I took my treasure to the studio and used it on all the pitiful points of my various pencils. Success! I went back and got another one and all the extra blades they had. Then in preparing to write this blog, I did a quick glance at the Dakota catalog. Sure enough, they listed this little sharpener as well as the Dahle 133 (p. 52) which they claim works with all the pastel pencils they offer. This will be my next purchase even though it costs $18.95. I'll let you know how it works.
The Final Point
Here is the “take away…”
- Pastel pencils can be sharpened successfully and easily.
- Make friends with the wonderful people at your local art supply store. They are an invaluable resource.
- Don’t overlook the obvious. I had a great catalog with a potential solution right under my nose…well not really…it was in the closet under a stack of books.
So, use your pencils with abandon knowing you CAN sharpen them to a perfect point with the right tools, but I don't think I'd try them on on ice cream.
It really is too much to take in all at once. To think that I am standing on the same oak floors in front of the very checkout counter where Mary Cassatt and Edgar Degas once stood buying art supplies…pastels most probably…just as I am doing! This sliver of a building across from the Seine has been owned by the same family since it opened in 1884 and has been frequented by artists, famous and otherwise, for generations. In spite of a computerized checkout and inventory system, it is plain that the building has not been modernized; the floors creak and an impossibly narrow wooden spiral staircase leads to the second floor, materials are organized, but crowded all together. Every tiny space is used and there is hardly enough room to walk. As I stand at the glass counter that lines one side of the shop considering whether or not to purchase outrageously expensive handmade pastels, I am jostled unexpectedly and turn to see who my shoulder has connected with. I catch my breath.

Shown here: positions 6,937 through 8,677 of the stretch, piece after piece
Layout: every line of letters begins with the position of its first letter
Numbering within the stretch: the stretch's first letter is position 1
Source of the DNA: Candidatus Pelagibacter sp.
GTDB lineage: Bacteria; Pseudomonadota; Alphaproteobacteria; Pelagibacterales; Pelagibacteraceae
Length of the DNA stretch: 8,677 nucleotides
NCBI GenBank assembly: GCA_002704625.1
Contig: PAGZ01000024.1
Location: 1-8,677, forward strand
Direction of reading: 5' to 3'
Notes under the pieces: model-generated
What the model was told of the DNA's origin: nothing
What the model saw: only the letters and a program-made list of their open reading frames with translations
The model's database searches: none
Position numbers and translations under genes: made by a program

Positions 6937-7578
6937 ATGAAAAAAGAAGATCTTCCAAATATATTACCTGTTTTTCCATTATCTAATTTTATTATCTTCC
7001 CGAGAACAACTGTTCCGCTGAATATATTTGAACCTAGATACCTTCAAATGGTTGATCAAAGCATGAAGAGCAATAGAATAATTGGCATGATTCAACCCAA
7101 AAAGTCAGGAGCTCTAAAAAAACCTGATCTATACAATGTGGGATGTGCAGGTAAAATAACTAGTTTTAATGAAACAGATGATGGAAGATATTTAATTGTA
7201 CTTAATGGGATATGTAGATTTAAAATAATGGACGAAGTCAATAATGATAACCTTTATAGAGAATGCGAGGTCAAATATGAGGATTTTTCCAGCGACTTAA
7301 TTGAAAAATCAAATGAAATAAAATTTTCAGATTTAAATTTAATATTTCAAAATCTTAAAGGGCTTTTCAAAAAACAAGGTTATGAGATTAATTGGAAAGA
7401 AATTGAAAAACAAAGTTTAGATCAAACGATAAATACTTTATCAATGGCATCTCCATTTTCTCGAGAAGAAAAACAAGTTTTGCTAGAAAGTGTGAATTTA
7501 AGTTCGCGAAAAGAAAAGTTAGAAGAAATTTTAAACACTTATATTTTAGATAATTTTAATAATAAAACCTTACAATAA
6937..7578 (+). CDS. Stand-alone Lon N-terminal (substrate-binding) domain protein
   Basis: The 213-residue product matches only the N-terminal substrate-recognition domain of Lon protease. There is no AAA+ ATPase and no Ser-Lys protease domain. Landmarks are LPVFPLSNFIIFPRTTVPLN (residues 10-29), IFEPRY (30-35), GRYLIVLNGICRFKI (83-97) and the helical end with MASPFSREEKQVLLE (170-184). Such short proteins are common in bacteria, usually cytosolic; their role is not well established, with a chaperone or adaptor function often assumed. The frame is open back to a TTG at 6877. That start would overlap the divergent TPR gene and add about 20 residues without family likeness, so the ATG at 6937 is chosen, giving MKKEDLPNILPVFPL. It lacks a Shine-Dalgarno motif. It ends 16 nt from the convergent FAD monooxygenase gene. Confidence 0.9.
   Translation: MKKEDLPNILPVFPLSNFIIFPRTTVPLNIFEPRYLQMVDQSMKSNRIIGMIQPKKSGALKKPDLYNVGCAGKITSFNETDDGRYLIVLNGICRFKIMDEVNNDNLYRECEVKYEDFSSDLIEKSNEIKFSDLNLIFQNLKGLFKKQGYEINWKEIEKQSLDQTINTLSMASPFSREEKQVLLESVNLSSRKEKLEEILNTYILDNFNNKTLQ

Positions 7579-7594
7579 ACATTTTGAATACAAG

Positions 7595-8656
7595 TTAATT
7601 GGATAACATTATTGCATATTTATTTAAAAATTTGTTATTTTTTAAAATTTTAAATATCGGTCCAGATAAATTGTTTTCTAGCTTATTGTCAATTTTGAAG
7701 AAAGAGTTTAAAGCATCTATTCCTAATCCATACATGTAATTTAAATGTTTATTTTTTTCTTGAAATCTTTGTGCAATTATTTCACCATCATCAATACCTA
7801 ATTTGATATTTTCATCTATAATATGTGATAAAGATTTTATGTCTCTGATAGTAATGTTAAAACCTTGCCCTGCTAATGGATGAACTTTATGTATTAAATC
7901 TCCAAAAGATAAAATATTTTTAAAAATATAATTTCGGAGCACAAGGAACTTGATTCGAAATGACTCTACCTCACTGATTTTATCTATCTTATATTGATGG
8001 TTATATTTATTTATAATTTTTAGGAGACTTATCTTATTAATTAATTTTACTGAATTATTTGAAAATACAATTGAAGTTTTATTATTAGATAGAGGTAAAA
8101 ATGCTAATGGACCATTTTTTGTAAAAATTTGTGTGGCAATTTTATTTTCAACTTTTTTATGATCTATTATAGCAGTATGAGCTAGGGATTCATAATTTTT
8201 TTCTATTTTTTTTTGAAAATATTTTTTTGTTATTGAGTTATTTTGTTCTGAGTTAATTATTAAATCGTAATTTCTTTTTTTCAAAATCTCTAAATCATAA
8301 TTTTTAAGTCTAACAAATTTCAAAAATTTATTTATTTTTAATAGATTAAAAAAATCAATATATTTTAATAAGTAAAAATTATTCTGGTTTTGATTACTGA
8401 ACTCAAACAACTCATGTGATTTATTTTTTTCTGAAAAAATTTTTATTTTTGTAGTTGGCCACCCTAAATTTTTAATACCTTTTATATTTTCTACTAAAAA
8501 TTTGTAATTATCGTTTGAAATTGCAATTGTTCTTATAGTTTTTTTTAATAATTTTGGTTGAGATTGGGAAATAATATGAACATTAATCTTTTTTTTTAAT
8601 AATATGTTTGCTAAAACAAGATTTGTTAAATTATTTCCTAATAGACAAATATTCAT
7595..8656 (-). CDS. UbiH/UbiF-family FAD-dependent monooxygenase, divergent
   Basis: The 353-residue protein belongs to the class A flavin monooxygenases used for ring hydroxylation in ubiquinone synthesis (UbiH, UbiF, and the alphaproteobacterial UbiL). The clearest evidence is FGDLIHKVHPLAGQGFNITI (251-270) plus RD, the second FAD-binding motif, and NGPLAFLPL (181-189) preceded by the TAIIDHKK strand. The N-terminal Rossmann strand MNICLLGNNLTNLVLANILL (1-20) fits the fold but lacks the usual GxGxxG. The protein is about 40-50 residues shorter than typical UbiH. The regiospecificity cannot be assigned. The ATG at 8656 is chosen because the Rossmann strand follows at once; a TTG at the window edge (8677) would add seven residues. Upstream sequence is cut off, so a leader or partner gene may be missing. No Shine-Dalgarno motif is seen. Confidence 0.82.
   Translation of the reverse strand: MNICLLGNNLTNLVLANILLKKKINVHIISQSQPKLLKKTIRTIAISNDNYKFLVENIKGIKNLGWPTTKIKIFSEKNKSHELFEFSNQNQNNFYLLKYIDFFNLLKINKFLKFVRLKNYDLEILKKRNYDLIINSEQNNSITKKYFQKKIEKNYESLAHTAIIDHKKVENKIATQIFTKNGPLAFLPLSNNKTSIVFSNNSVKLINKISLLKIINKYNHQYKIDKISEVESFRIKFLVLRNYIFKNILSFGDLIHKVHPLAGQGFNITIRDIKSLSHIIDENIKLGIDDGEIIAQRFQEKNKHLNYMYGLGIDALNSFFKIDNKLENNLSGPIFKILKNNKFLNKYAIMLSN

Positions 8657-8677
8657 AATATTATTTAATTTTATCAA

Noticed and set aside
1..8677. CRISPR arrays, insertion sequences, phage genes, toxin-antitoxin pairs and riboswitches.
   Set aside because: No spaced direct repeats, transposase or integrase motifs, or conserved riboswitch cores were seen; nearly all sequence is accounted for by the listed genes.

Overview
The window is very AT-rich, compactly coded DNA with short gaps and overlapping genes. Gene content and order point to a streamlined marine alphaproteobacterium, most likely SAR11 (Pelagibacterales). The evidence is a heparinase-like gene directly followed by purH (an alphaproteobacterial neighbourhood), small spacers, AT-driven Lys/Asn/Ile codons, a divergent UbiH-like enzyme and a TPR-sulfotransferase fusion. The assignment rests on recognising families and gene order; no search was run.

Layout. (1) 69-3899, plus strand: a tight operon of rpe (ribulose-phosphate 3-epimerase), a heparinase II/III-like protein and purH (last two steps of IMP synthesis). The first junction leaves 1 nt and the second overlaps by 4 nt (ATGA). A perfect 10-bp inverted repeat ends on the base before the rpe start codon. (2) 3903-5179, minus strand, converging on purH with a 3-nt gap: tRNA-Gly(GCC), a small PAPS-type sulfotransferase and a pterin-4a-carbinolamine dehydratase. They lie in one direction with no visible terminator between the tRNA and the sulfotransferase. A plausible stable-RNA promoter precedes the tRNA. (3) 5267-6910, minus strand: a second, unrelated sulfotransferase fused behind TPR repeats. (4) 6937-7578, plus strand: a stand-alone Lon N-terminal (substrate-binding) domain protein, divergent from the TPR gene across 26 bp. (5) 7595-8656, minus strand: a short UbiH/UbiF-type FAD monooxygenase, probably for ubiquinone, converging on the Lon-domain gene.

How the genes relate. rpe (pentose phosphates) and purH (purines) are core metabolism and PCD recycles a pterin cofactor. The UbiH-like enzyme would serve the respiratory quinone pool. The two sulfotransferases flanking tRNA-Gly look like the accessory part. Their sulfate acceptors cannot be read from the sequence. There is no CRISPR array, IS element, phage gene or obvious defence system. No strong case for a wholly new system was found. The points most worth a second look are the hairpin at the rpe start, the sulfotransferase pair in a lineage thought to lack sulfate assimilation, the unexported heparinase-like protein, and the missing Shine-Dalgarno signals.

He is young, maybe late twenties, about 5’9”, with creamy, light caramel skin and black, slightly curly hair pulled tautly into a pony tail that does not hang loose but is instead caught up under its red wrap creating a loop of hair, an Asian Warrior look in spite of the escaping tendrils at his temples and the back of his neck that should look effeminate but don't. His features are finely drawn; a long, thin nose and a wide, expressive, perfectly-formed mouth that smiles easily. His eyes are, perhaps, green (it hard to tell in this light) and ringed with dark black lashes. He has small ears and in one there is a dangling earring of an unusual shape, silver with a red stone. He is quite slim, but not gaunt and holds himself straight, but not stiff, graceful in the way that a dancer or figure skater is graceful, fully aware of exactly how his body occupies the space. He is singularly beautiful. But even more engaging than his beauty is his sense of style, although the word seems much too superficial to describe the thoughtfulness and depth of self-knowledge that must have gone into his every choice of garment and accessory.